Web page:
- 55% of people don’t feel comfortable opening up when they have worries about their financial situation
- Despite 48% admitting they have regularly worried about money recentlyi
- Top reasons for bottling up money worries include shame, not wanting to burden others and claiming they were brought up to avoid talking about money
A new study into the financial behaviours of UK adults, released today by the Money and Pensions Service (MaPS) as part of Talk Money Week, shows that 29 millionii adults don’t feel comfortable talking about money, despite 48% admitting they have regularly worried about finances recently.
The research, which surveyed over 5,200 people across the UK, suggests that money is currently a daily worry for nine million UK adults (16%), and nearly half the adult population (48%) say they have worried about money once a week or more in the last month. Over half (60%) of those responding to MaPS’ research said the pandemic had added to their financial concerns.
Despite this concerning picture, more than half (52%) of adults still struggle to talk openly to someone about their financial situation. When asked what action they’d taken as a result of the pandemic, just one in 10 (11%) reported opening up to family or friends about their own financial situation.
The long-held stereotype of avoiding money conversations because it could be impolite was not the main reason that people do not talk about their finances. The most common reasons for avoiding talking about money are shame, embarrassment and not wanting to burden others.
|Most common reasons why UK adults avoid talking about their money situation|
|1. Shame / embarrassment (18%)|
|2. Not wanting to burden others (18%)|
|3. It’s not how they were brought up (15%)|
|4. It causes stress or anxiety (15%)|
|5. Thinking they should be more successful than they are (13%)|
Around 71% of young adults (18-24-year-olds) worried about money once a week or more in the previous month, yet they are also the most likely generation to be uncomfortable talking about it with family and friends. This is a higher proportion of young people compared to older generations, in line with ONS data which shows that an increasing number of young people in the UK are reporting that they are finding it difficult to get by financially due to the impacts of the pandemic.iii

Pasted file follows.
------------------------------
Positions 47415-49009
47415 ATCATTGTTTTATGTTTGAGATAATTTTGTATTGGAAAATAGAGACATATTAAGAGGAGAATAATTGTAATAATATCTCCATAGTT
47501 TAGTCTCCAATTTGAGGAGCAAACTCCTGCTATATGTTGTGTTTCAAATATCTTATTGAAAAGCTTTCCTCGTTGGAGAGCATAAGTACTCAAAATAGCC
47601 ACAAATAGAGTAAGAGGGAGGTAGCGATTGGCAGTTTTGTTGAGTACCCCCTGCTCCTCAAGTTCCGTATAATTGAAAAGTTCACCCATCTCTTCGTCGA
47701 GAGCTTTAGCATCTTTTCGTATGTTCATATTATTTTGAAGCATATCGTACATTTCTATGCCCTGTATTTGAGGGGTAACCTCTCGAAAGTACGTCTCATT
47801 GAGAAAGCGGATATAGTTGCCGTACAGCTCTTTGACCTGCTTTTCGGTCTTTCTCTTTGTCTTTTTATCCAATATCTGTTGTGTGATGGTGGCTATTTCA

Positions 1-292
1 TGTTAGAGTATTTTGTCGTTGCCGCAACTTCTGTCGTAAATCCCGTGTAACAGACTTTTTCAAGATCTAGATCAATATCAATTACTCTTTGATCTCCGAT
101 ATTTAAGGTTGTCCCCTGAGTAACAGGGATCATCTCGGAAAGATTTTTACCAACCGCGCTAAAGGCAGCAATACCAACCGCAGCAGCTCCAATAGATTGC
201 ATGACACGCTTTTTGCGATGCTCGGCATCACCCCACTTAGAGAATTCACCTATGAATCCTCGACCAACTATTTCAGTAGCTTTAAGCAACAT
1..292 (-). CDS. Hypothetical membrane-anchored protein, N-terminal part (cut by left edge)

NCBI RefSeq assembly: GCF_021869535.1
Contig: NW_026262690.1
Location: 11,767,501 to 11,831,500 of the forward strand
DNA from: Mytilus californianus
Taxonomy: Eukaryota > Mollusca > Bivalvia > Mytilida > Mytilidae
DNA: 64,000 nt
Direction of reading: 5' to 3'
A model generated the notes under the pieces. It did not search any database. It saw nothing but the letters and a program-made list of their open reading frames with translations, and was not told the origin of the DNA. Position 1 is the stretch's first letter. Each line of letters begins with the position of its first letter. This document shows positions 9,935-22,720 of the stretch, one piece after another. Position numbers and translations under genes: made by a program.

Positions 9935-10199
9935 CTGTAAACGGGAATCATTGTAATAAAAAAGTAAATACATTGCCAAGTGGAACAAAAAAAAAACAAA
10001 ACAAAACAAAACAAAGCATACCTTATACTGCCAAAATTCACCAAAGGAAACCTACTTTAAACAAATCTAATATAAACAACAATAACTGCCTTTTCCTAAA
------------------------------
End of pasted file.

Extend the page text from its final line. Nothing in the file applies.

Despite their worries, 37% of young people feel uncomfortable talking to their loved ones about their money situation. Nealy half (46%) wish they felt more comfortable opening up but report feelings of shame as their biggest reason for avoiding it (26%).
Those in the UK who identify as BAME are also more likely to be worried about their current money situation with nearly half (45%) admitting they are worried in comparison to the national average of one in three (35%). 40% wish they could be more comfortable talking to friends and family about money.
Sir Hector Sants, Chair of the Money and Pensions Service, says:
“This year has shone a spotlight on the fundamental links between physical, mental and financial wellbeing. Yet shame and embarrassment about our financial circumstances continues to be a deep-seated barrier keeping many people from openly discussing their concerns and fears about their money. A good start is for everyone to recognise this issue and ensure there are safe spaces for people to open up about their concerns.
“Talk Money Week encourages us all to take that first step by starting a conversation about money with friends, families, colleagues and customers. There is a wealth of expert support and guidance that is available covering all money and pension related topics.”
Sarah Porretta, Strategy and Insights Director, at Money and Pensions Service comments: